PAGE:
Ultra-cold Interferometry

   We are interested in constructing ultra-cold matter-wave interferometers for inertial forces sensing applications and for precision measurements of fundamental forces. The interferometers will be based on ultra-cold Fermi degenerate 40K atoms sympathetically cooled by bosonic 87Rb atoms. Here are some quick links to our current research interests:

Interference fringes from a 87Rb BEC interferometer
(data courtesy of the Thywissen Lab, U. of Toronto).

Ultra-cold Fermions for Interferometry

   Ultra-cold atoms, and fermions in particular, have a number of advantages as the particle of choice for matter-wave interferometers. Their low temperature reduces the transverse momentum spread, so that they behave similar to single mode lasers, and their low velocity permits long integration times and local measurements. While the short deBroglie wavelength of atoms makes them attractive for interferometry, atoms also experience important inter-atom interactions. These interactions affect the internal energy of the atoms and hence the interferometric phase. Accurate interferometric measurements are consequently dependent on the atomic density, which is generally difficult to reproducibly control at the requisite level.

   Ultra-cold bosons, or BEC, are the matter-wave equivalent of photons in a laser. However, they suffer from large atom-atom interactions, though a careful choice of element, atomic state, and the use of Feschbach resonances can lower these appreciably. Ultra-cold boson interferometers will ultimately be limited by their atom-atom interactions.

   Atom-atom interactions between ultra-cold identical fermions are negligible. S-wave scattering, the dominant interaction at ultra-cold temperatures, is forbidden by the anti-symmetry of identical fermion wavefuntions. P-wave scattering is strongly suppressed by the ultra-cold momentum spread of the atoms. The lack of any significant interactions make ultra-cold degenerate fermions ideal candidates for precision matter-wave interferometry.
   This same lack of interaction between identical ultra-cold fermions also means that fermions require special care when cooling. The standard technique of evaporative cooling does not work because the fermionic atoms cannot rethermalize with themselves, after the "hot" atoms have been selectively removed. Instead, one must have at second type of non-identical particle around such as a second fermion spin state or another atomic species. In our apparatus, we use bosonic 87Rb to sympathetically cool the fermionic 40K.

Applied Physics Interferometers

   Ultra-cold atoms can be used to make precision measurements of time (atomic clock), magnetic and electric fields, and inertial forces, such as accelerations, rotations, and local gravity. Ultra-cold interferometer can made relatively compact, so that measurements can restricted to small regions.

Inertial forces
   A matter-wave Mach-Zender interferometer can be used to measure acceleration, gravity, and gavity gradients. A matter-wave Sagnac interferometer can used for rotation measurements.

Electric and magnetic fields
   Matter-wave interferometers are particularly attractive for measurements of magnetic and electric fields due to the magnetic and electric dipole moments of atoms and molecules.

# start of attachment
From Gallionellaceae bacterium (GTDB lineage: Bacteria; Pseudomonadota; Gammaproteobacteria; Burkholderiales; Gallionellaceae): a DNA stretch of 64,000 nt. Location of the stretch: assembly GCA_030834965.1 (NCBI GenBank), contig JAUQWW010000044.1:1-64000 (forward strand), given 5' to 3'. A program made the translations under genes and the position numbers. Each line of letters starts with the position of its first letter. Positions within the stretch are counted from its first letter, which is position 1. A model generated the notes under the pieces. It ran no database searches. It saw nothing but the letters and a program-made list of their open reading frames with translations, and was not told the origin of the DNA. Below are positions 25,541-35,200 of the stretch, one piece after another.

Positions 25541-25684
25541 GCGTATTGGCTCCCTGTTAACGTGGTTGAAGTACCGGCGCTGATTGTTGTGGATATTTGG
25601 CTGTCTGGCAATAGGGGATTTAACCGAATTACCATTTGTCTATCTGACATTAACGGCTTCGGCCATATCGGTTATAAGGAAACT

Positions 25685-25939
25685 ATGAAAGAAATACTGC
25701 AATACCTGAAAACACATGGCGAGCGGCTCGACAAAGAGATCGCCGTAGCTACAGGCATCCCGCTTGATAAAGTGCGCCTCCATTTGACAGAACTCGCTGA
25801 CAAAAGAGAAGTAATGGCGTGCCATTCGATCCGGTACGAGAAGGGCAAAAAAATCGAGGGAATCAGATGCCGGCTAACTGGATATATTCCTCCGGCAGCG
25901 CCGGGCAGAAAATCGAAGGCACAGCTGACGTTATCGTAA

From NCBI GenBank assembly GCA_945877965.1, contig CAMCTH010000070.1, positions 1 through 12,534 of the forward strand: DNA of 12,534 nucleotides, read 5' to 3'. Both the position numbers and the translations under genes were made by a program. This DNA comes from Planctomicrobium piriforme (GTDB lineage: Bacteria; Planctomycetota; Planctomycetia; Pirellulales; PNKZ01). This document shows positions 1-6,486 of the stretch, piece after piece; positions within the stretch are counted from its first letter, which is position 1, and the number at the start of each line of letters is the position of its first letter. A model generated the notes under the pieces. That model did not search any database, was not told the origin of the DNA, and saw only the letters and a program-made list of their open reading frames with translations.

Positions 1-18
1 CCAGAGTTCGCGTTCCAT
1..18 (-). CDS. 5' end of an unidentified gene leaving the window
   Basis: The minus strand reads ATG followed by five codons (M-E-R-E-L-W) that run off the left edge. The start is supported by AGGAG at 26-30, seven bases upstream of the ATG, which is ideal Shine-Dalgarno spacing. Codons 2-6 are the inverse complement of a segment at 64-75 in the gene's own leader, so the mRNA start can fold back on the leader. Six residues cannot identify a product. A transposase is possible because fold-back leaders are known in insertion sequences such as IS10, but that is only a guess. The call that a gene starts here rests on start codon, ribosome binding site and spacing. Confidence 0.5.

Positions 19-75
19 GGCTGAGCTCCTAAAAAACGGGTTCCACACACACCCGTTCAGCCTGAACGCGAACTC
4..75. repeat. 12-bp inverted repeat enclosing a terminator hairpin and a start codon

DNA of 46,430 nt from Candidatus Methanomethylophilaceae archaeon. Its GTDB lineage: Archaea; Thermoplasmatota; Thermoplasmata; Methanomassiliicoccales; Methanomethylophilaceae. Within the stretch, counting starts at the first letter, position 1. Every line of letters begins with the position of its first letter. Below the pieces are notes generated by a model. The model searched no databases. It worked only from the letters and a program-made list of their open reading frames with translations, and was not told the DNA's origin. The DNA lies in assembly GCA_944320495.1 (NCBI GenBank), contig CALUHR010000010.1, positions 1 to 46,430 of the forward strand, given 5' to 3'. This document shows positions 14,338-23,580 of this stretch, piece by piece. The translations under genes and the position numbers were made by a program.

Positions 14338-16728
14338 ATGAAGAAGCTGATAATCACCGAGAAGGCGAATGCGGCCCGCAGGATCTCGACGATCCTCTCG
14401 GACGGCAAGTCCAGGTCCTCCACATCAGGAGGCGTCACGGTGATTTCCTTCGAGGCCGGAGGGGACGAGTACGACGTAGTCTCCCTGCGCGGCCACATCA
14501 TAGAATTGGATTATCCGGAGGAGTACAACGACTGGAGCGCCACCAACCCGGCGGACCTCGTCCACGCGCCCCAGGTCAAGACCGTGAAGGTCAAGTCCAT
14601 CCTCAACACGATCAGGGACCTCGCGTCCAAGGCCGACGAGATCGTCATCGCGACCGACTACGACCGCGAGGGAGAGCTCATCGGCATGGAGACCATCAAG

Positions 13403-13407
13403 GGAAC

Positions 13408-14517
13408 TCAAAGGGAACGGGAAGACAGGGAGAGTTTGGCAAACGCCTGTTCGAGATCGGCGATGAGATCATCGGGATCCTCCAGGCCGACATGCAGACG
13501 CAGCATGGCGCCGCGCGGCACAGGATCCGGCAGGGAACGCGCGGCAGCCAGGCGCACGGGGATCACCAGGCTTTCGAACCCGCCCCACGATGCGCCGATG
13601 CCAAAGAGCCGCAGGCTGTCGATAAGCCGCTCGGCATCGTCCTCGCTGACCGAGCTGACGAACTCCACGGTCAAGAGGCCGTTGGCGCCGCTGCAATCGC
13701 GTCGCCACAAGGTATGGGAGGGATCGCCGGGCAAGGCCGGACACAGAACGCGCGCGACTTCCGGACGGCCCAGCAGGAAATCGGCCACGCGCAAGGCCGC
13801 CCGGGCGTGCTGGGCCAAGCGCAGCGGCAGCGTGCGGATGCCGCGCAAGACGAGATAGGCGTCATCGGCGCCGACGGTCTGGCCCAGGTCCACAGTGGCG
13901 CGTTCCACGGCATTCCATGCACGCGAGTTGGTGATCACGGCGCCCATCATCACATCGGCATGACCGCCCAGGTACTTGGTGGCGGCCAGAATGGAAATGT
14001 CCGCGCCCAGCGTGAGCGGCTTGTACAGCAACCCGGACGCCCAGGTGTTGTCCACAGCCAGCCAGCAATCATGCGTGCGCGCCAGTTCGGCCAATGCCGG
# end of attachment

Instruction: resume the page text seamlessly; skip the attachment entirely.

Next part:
Conceptual sketch of an atom
      Mach-Zender interferometer.

Atomic Clocks
   Atomic clocks are currently limited by atom-atom interactions. The ground level hyperfine transitions of ultra-cold fermions can be used for atomic clock time-keeping with significantly reduced frequency shifts due to collisions.

Precision Measurements of Fundamental Forces

   The compactness and precision of ultra-cold atom interferometers can be exploited to study weak forces in the vicinity of surfaces. We are interested in measuring the surface-atom interaction called the Casmir-Pölder force and the gravitational force very close to a test mass. 

The Casimir-Polder force 
   The Casimir-Pölder interaction is the dominant electromagnetic force between a surface and an atom at distances between about 0.1 mm and 7 mm. The attractive force falls off like 1/d5 and is due to the quantum nature of the electromagnetic vacuum -- d is atom-surface distance. Below 0.1 mm, the interaction becomes the Van der Waal force, and above about 7 mm, the interaction acquires a temperature-dependence, and falls more slowly off as 1/d4.

Sub-millimeter Gravity
   Measuring the gravitational force at sub-millimeter distances is quite difficult and has only been undertaken in the last decade. An ultra-cold fermion interferometer can be used to probe the gravitational interaction and its 1/r2-dependence in the vicinity ( 10-100 mm) of a planar test mass. In the proposed planar configuration, a 1/r2-dependence would manifest itself as a 1/d-dependence with respect to the surface.

   At these distances the atom-surface force will be dominated by the thermal Casimir-Pölder interaction. The gravitational interaction can be distinguished from the Casimir-Pölder force by placing a thin membrane between the test mass and the interferometer, as shown in the figure on the right. This scheme clamps the Casimir-Pölder interaction, and the gravitational force can then be distinguished by moving the test mass and measuring the resulting change in the interferometric signal.

Conceptual sketch of an experiment to measure gravity at sub-millimeter distances.

Web page updated: January 16, 2007.